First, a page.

Amy Kolb Noyes

Public Post Reporter

Amy is an award winning journalist who has worked in print and radio in Vermont since 1991. She has been a VPR contributor since 2006, primarily covering the Lamoille Valley. Amy has a B.S in Broadcast Journalism from Syracuse University. She is author of Nontoxic Housecleaning, published as part of the Chelsea Green Guide series, and Living the Green Up Way, an activity and storybook published by Green Up Vermont.

Public Post

Amy is VPR's Public Post reporter, reporting stories and trends from Vermont cities and towns that are interesting and relevant to the entire state. Amy uses the Public Post app to monitor documents from Vermont's city and town websites and track news coming from local government. If you've got a story idea or news tip email Amy or reach out to her on Twitter.

Ways to Connect

VPR’s Public Post pores through municipal public documents, posted online, to bring you local news from Vermont’s cities, towns, villages and gores. When we find something interesting or otherwise newsworthy, we send out a tweet. We follow up on the bigger stories at the VPR News Blog. Here are some tweet highlights from the past week:

As construction season gets under way, work is set to begin on the first phase of the Lamoille Valley Rail Trail.

When complete, the trail will stretch across the breadth of Vermont, between St. Johnsbury and Swanton.

But project organizers fear they won't have the money to get very far.

The last train to run on the Lamoille Valley Railroad clattered to a halt in 1994. For the past two decades, nature has been slowly reclaiming the 96-mile corridor.

By keeping the birds in mind when planning haying, brush-hogging, and property development, landowners can help protect Vermont’s grassland bird species that are suffering from dwindling habitat. That’s the message the Charlotte Conservation Commission is trying to spread via a brochure entitled Grassland Birds in Charlotte: Our Role in Their Future.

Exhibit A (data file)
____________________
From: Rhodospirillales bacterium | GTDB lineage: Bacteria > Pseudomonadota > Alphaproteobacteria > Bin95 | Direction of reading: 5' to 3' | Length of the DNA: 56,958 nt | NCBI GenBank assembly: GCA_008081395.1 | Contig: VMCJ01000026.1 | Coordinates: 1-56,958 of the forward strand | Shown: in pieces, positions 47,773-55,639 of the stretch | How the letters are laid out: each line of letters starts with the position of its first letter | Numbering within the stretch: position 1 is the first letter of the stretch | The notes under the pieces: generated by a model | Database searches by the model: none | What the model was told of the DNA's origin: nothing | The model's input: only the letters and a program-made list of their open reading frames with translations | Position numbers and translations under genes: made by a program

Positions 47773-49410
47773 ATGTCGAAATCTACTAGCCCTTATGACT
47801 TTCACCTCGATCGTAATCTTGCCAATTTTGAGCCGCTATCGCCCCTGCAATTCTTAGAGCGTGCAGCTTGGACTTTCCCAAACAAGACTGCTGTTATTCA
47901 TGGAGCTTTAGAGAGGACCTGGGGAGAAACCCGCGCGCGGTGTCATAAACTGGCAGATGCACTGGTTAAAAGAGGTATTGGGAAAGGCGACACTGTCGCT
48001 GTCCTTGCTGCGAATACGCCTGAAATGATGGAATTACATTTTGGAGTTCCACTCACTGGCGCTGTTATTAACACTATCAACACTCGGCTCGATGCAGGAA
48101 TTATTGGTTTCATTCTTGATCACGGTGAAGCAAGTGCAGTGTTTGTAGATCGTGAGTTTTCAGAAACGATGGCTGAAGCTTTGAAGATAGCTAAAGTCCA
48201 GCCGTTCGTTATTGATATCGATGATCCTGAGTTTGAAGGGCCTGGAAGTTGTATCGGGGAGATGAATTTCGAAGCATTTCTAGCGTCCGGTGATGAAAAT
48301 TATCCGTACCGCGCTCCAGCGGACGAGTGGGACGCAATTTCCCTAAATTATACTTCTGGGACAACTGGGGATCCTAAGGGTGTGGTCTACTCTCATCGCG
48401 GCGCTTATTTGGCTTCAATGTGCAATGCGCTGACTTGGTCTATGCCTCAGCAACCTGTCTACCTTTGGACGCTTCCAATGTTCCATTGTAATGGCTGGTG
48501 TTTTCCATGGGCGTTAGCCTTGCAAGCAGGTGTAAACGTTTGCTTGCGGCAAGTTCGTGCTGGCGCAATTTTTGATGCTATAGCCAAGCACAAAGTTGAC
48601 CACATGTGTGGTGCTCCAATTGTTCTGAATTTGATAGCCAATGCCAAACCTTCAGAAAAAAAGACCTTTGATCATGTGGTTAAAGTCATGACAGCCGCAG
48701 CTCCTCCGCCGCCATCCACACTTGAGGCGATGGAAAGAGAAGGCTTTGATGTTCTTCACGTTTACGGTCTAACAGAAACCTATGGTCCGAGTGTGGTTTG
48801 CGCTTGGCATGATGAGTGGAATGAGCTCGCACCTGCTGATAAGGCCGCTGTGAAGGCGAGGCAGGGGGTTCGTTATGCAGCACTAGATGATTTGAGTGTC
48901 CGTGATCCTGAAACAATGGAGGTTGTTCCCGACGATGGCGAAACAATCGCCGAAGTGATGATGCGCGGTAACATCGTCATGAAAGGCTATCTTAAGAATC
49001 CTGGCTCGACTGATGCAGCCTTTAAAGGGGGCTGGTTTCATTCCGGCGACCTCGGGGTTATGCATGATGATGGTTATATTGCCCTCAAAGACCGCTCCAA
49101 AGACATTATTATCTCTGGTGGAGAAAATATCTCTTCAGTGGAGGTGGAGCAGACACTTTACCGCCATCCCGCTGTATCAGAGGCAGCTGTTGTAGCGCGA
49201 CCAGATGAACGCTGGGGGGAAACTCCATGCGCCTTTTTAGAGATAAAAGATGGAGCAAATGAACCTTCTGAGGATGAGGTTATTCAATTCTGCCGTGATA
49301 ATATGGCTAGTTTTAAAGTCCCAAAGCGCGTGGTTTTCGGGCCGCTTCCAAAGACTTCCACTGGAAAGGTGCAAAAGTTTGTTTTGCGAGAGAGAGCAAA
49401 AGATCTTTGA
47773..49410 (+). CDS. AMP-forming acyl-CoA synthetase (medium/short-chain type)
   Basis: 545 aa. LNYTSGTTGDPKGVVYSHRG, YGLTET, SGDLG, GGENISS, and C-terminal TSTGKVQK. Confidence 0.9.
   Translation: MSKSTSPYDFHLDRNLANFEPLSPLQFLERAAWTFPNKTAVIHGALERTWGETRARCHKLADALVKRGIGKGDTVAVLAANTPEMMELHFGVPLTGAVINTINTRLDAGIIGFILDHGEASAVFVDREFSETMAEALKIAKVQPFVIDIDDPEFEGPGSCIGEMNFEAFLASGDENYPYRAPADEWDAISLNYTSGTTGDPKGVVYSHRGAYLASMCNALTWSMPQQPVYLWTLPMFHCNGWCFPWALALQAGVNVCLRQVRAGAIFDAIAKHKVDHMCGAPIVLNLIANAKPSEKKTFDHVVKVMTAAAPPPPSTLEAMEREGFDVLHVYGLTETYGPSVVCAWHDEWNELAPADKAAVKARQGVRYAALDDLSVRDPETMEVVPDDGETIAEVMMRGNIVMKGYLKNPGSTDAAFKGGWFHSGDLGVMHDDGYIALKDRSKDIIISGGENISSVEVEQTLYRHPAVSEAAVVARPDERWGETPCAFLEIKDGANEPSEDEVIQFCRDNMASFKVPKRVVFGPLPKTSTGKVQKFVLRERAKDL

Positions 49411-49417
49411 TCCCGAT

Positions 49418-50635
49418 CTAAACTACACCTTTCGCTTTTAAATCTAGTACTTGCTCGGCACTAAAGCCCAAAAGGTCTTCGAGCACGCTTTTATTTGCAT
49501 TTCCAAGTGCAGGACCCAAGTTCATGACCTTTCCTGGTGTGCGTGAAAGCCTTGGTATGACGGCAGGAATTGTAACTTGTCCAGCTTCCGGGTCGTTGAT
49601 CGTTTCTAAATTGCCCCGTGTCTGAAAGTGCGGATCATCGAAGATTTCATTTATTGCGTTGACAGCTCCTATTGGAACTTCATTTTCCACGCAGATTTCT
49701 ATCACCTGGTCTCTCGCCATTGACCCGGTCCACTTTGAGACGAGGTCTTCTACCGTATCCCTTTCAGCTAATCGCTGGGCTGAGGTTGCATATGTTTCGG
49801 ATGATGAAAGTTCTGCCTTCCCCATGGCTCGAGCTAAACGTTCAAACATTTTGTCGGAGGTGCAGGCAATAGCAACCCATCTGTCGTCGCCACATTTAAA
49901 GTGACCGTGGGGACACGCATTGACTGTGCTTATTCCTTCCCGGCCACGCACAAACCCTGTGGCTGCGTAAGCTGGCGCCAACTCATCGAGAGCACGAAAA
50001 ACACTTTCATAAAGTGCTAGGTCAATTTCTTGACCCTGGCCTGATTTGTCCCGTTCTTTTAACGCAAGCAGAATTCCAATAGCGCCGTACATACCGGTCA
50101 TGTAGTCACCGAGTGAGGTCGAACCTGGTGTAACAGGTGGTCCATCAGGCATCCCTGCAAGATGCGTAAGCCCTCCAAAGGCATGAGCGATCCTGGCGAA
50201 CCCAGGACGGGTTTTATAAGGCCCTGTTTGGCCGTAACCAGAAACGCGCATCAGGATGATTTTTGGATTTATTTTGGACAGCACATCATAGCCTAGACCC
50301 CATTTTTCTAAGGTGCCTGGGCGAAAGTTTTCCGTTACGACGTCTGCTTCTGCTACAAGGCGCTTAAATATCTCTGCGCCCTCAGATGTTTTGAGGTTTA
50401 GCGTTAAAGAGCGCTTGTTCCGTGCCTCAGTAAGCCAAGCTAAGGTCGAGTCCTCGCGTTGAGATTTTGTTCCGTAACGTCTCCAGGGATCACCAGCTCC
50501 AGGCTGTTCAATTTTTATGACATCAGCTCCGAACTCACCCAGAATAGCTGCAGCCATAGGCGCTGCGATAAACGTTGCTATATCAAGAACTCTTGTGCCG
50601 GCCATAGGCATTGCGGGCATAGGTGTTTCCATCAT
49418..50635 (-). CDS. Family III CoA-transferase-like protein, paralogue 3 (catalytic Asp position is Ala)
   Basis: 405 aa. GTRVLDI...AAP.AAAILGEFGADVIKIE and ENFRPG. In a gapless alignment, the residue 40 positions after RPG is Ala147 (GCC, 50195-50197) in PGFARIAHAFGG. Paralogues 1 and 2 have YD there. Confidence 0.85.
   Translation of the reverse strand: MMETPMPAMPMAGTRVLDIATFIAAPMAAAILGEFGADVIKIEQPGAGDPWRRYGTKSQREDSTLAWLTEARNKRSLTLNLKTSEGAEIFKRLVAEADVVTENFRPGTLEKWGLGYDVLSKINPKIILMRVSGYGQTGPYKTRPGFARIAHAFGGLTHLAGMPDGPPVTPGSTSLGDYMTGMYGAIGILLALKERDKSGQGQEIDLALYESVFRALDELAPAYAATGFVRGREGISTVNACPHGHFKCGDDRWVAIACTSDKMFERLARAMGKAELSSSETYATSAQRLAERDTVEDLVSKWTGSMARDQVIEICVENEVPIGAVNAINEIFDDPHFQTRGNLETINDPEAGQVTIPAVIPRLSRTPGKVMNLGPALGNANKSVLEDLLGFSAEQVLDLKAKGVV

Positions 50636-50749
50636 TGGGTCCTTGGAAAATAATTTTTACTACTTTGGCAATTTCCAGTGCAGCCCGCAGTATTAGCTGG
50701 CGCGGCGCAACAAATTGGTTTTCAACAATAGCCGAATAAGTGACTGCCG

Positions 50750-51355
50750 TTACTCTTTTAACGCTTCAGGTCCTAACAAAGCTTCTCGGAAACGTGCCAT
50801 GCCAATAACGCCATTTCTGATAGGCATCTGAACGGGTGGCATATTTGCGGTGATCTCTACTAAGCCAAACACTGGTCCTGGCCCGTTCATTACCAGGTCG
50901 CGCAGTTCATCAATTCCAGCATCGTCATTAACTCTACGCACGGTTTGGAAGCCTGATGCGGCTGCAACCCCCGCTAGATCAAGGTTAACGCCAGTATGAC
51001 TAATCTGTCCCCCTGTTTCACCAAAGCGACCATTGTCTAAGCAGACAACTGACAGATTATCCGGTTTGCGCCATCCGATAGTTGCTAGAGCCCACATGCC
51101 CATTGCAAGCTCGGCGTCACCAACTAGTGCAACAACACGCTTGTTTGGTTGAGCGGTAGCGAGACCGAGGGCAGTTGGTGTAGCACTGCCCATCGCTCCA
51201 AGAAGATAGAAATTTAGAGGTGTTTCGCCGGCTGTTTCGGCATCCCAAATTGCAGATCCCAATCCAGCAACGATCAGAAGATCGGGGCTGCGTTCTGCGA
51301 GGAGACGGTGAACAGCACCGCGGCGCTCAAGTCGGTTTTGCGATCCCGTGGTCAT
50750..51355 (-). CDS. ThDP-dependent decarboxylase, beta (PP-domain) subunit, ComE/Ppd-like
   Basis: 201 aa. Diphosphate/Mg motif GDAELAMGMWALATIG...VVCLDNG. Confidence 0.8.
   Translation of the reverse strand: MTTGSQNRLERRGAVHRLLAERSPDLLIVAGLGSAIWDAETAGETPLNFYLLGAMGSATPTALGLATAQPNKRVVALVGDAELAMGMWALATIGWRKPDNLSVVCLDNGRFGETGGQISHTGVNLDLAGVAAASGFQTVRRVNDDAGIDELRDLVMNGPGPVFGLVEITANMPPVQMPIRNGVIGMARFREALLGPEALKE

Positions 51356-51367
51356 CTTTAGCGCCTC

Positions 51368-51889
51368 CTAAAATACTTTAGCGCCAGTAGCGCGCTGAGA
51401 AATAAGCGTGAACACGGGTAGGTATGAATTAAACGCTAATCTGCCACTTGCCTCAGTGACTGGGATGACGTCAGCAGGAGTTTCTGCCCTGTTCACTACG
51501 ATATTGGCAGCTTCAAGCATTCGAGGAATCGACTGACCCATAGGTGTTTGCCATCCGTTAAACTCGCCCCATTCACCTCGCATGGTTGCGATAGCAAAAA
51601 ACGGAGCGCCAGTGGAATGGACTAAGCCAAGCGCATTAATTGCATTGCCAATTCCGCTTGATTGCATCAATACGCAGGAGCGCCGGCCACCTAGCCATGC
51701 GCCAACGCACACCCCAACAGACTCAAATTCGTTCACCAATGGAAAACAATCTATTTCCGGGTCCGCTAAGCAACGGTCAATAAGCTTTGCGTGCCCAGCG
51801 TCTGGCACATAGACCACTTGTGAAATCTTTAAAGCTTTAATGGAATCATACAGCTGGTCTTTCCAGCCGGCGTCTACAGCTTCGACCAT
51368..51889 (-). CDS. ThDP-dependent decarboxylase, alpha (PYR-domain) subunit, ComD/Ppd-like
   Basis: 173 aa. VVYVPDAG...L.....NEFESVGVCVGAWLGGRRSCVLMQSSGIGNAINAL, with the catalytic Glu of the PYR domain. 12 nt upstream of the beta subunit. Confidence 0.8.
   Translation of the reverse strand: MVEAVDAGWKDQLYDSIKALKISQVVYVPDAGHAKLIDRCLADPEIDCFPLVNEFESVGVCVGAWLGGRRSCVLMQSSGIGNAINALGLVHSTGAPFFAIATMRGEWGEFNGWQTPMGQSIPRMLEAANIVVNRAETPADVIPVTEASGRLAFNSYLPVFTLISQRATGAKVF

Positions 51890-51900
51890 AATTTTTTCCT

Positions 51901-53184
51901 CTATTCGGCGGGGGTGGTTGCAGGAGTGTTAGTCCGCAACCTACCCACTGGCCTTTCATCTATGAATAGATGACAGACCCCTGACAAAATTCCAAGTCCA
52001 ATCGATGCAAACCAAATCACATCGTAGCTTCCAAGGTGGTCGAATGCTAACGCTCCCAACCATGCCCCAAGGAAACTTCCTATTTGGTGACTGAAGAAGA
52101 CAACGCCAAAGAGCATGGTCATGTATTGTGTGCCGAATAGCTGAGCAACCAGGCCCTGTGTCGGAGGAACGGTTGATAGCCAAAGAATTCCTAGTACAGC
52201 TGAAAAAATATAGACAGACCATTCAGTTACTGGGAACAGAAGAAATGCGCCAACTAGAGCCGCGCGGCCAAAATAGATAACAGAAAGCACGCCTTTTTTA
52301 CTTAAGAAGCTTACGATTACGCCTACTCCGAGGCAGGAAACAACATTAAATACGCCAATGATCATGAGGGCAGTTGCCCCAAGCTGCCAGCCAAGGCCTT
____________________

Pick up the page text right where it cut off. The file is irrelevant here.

Waitsfield has a plan to address issues with failing septic systems in town, but first it needs to dabble in a little archaeology. The first phase of the town’s “decentralized wastewater project” calls for a 1,500-gallons-per-day dispersal field in a lot next to the Waitsfield United Church of Christ, and about 60 meters off the banks of the Mad River. However, authorities have determined that there’s a good chance that a field near the river could have some important archaeological artifacts.

Voters in Ludlow are being called to the polls for a special town meeting vote Tuesday, May 7, to consider two spending items. The first question on the ballot seeks a $180,000 bond to finance the balance of a new fire truck.


VPR's Public Post pores through municipal public documents, posted online, to bring you local news from Vermont's cities, towns, villages and gores. Here are some tweet highlights from the past week:  

The Black River Academy Museum in Ludlow, has something of a mystery on its hands. When the museum opens for the summer on June 6, it will be exhibiting a new display of World War I artifacts, donated by several area residents. Among the items to be displayed is the liquid storage container pictured above. But neither the donors nor museum personnel know how to classify the container. An article in the Mt. Holly Chit Chat newsletter states:

Now What? That's a fairly common question at select board and school board meetings this time of year, especially in down economy years.

What happens after municipal officials invest time, energy and money planning a project that the voters turn down at town meeting? Should they throw in the towel? Scale down the project and ask again? What about trying to do a better job explaining why the project is needed?

Planners in St. Albans know downtown parking is going to be a hassle this spring and summer. The city's downtown revitalization project will certainly make negotiating Main Street worse, before it makes it better. So to keep shoppers and other downtown business clientele coming, the city is offering up free off-street parking. The town's website states:

April showers bring out more than May flowers. They also signal the return of frog and salamander populations, including Vermont's iconic spring peepers. But increased development can mean more hazardous migrations for native amphibians.